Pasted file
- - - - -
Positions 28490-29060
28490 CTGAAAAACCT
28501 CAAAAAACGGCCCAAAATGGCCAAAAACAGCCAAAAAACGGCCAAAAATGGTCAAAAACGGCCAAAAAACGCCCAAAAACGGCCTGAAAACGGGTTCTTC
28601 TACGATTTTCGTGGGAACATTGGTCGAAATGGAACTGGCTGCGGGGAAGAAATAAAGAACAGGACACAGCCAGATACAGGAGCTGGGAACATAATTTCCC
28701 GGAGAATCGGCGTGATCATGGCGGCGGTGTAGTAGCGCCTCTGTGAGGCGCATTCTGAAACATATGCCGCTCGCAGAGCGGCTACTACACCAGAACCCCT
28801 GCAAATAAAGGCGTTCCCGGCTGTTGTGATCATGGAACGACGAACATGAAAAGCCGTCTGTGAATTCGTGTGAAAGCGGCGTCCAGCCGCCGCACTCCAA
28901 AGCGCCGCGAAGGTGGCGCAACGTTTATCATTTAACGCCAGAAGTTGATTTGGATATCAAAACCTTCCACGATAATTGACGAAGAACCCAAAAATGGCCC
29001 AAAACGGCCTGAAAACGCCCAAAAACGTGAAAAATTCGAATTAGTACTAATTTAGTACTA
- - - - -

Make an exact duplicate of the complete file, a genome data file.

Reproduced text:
Positions 28490-29060
28490 CTGAAAAACCT
28501 CAAAAAACGGCCCAAAATGGCCAAAAACAGCCAAAAAACGGCCAAAAATGGTCAAAAACGGCCAAAAAACGCCCAAAAACGGCCTGAAAACGGGTTCTTC
28601 TACGATTTTCGTGGGAACATTGGTCGAAATGGAACTGGCTGCGGGGAAGAAATAAAGAACAGGACACAGCCAGATACAGGAGCTGGGAACATAATTTCCC
28701 GGAGAATCGGCGTGATCATGGCGGCGGTGTAGTAGCGCCTCTGTGAGGCGCATTCTGAAACATATGCCGCTCGCAGAGCGGCTACTACACCAGAACCCCT
28801 GCAAATAAAGGCGTTCCCGGCTGTTGTGATCATGGAACGACGAACATGAAAAGCCGTCTGTGAATTCGTGTGAAAGCGGCGTCCAGCCGCCGCACTCCAA
28901 AGCGCCGCGAAGGTGGCGCAACGTTTATCATTTAACGCCAGAAGTTGATTTGGATATCAAAACCTTCCACGATAATTGACGAAGAACCCAAAAATGGCCC
29001 AAAACGGCCTGAAAACGCCCAAAAACGTGAAAAATTCGAATTAGTACTAATTTAGTACTA